(2nd Seminar Report) Academia Clinical Development Seminar

On July 16th, 2021, we conducted the 2nd Academia Clinical Development Seminar online. The seminar consisted of a two-part. The first part was about the protocol development process in pharmaceutical companies by Mr. Daisuke Hondo and Ms. Megumi Furubeppu who were from Bristol-Myers Squibb (BMS), and the second part was "Importance of biomarker strategy in drug development" by Mr. Shinji Tatami of Nippon Boehringer Ingelheim (NBI) .

Part One:
As a protocol development process, Mr. Hondo and Ms. Furubeppu explained that a concept of the clinical trial is firstly developed in order to obtain budget and human resources. Then, these resources are allowed based on the trial design and sample size. This process is usually conducted according to internal governance once a year, and it consequently takes approximately 9 months to give it acceptance. Once, the concept of the trial is accepted, the writing team can proceed the project further next year with a development of detailed synopsis and protocol for the trial. As a next step, team building process is done. Member related to the trail including primary investigator, medical writer, medical expert, researchers for the trial, biostatisticians are assigned to the project. Writing team try to develop a synopsis that consists of 20 to 30 pages. Then, review process is implemented. If there exits concern in the protocol, they need to revise the protocol. This process is repeatedly continued until all the issues are resolved.
After approved, trial number of the protocol is given. It usually takes about 2 months to get the process, he said. We understood that there was a huge difference in a total amount of resources such as budget and human resources for the preparation of trial protocol development between company and academia.
Following Q&A session in the part one, part 2 was held by Mr. Tatami.
Biomarkers are characteristic values that are objectively measured and evaluated and are used as pharmacological indicators for therapeutic measures. The reason why the importance of the biomarker strategy has permeated the pharmaceutical industry is due to the US Food and Drug Administration (FDA) Initiative advocating the efficiency of development strategies. In order to increase the probability of success in the late clinical stage in drug development, biomarkers that contribute to predict the efficacy of biomarkers based on the mechanism of action in the early clinical stage or selecting patients to enhance the efficacy (for personalized/precision medicine). He emphasized that biomarker strategies are important in order to be able to obtain more information early in clinical development (exploration stage) and proceed to late clinical development, which requires a large investment. In other words, biomarkers play an important role in the Go / No-go decision of drug development (“Biomarker-guided clinical development”).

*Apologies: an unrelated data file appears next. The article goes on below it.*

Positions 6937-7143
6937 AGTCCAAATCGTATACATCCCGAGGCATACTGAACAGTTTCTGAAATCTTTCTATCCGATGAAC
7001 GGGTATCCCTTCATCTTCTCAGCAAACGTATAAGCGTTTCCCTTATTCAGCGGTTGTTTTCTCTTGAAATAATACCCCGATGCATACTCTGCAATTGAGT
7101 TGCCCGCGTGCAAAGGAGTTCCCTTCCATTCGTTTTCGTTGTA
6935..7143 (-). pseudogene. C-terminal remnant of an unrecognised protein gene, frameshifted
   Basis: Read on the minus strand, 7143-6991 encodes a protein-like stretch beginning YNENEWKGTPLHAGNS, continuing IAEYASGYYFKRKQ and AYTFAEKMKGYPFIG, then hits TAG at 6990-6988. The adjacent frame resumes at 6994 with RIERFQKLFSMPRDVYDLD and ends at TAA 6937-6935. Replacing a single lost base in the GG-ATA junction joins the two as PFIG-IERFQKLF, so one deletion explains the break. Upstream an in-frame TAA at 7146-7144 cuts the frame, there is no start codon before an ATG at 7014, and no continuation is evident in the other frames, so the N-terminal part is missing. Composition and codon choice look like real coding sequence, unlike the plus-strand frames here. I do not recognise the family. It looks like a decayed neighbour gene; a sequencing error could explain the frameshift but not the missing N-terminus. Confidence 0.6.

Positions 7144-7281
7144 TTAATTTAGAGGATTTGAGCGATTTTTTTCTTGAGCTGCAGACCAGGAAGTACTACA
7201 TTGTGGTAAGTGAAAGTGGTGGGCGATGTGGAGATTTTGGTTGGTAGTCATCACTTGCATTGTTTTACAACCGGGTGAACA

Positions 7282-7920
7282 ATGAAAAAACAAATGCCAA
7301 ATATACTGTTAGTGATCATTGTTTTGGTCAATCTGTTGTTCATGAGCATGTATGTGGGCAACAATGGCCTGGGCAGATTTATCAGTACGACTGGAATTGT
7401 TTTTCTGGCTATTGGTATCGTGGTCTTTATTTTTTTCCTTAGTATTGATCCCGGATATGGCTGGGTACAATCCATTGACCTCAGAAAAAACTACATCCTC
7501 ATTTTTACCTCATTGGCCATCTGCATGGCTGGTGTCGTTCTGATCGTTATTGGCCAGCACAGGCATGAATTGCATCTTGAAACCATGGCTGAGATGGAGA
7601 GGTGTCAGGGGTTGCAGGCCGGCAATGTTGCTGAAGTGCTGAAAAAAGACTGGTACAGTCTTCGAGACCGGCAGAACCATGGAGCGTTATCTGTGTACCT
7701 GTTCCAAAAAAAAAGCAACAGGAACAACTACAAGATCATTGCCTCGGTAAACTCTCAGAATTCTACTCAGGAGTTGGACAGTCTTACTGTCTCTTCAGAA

He described that a lot of human resources and budget have been devoted for these biomarkers. In other words, biomarkers have already been searched by a team of experts in many fields from the seeds exploration stage, and more appropriate biomarkers will be narrowed down as development progresses and data is accumulated.
Pharmaceutical companies are implementing biomarker strategies to increase their chances of success, so that it is important for collaborative research and seed selection decisions that the extent to which biomarkers are being considered during drug development in academia. It was stated that it was one of the factors for the selection of seeds from academia.
As an example of biomarker studies by pharmaceutical companies, he introduced Aβ40 in cerebrospinal fluid for dementia of Alzheimer's disease during a development of BACE1 inhibitors, and diagnostic imaging (PET, scintigraphy) for glioblastoma treated with adopted immuno-cell therapy
At this seminar, we learned about the drug development process in pharmaceutical companies from protocol development and biomarker strategies. In drug development, companies are investing ample human resources and large amounts of research funding. We understood clearly that the environment for drug development in academia was different. Therefore, we need to consider necessary to recognize these differences when developing drugs in academia.

The 3rd Academia Development Seminar is scheduled to be held on August 20, 2021 (Friday) under the theme of PMDA's efforts for international collaboration and activities of Asia Training Center for Pharmaceuticals and Medical Devices Regulatory Affairs. We’re going to invite a lecturer Ms. Akiko Ogata from Pharmaceuticals and Medical Devices Regulatory Affairs. We look forward to your participation.

For more information about the 3rd seminar, please click here.

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